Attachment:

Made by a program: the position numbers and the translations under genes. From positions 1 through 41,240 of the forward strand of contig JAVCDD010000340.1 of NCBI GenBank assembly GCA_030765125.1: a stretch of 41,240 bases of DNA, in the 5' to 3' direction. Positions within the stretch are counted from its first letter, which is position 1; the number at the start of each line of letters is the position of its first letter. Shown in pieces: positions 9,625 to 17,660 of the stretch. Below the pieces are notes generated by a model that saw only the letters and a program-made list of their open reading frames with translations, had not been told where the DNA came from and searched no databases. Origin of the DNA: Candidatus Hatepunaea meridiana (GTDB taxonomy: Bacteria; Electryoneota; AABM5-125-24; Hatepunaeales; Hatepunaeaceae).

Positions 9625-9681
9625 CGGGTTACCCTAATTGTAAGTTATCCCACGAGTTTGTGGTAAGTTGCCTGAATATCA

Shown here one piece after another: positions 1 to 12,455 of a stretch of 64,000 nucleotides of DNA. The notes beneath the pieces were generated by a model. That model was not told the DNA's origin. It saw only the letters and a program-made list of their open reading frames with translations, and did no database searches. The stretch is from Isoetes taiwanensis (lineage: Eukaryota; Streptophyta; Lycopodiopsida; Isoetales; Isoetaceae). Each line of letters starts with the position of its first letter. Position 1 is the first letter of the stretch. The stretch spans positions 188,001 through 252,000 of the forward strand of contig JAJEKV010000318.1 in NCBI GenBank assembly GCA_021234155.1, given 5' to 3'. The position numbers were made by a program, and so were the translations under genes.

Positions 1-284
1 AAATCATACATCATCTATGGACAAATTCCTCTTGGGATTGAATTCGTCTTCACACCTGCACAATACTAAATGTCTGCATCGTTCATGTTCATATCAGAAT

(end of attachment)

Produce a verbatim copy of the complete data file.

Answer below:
Made by a program: the position numbers and the translations under genes. From positions 1 through 41,240 of the forward strand of contig JAVCDD010000340.1 of NCBI GenBank assembly GCA_030765125.1: a stretch of 41,240 bases of DNA, in the 5' to 3' direction. Positions within the stretch are counted from its first letter, which is position 1; the number at the start of each line of letters is the position of its first letter. Shown in pieces: positions 9,625 to 17,660 of the stretch. Below the pieces are notes generated by a model that saw only the letters and a program-made list of their open reading frames with translations, had not been told where the DNA came from and searched no databases. Origin of the DNA: Candidatus Hatepunaea meridiana (GTDB taxonomy: Bacteria; Electryoneota; AABM5-125-24; Hatepunaeales; Hatepunaeaceae).

Positions 9625-9681
9625 CGGGTTACCCTAATTGTAAGTTATCCCACGAGTTTGTGGTAAGTTGCCTGAATATCA

Shown here one piece after another: positions 1 to 12,455 of a stretch of 64,000 nucleotides of DNA. The notes beneath the pieces were generated by a model. That model was not told the DNA's origin. It saw only the letters and a program-made list of their open reading frames with translations, and did no database searches. The stretch is from Isoetes taiwanensis (lineage: Eukaryota; Streptophyta; Lycopodiopsida; Isoetales; Isoetaceae). Each line of letters starts with the position of its first letter. Position 1 is the first letter of the stretch. The stretch spans positions 188,001 through 252,000 of the forward strand of contig JAJEKV010000318.1 in NCBI GenBank assembly GCA_021234155.1, given 5' to 3'. The position numbers were made by a program, and so were the translations under genes.

Positions 1-284
1 AAATCATACATCATCTATGGACAAATTCCTCTTGGGATTGAATTCGTCTTCACACCTGCACAATACTAAATGTCTGCATCGTTCATGTTCATATCAGAAT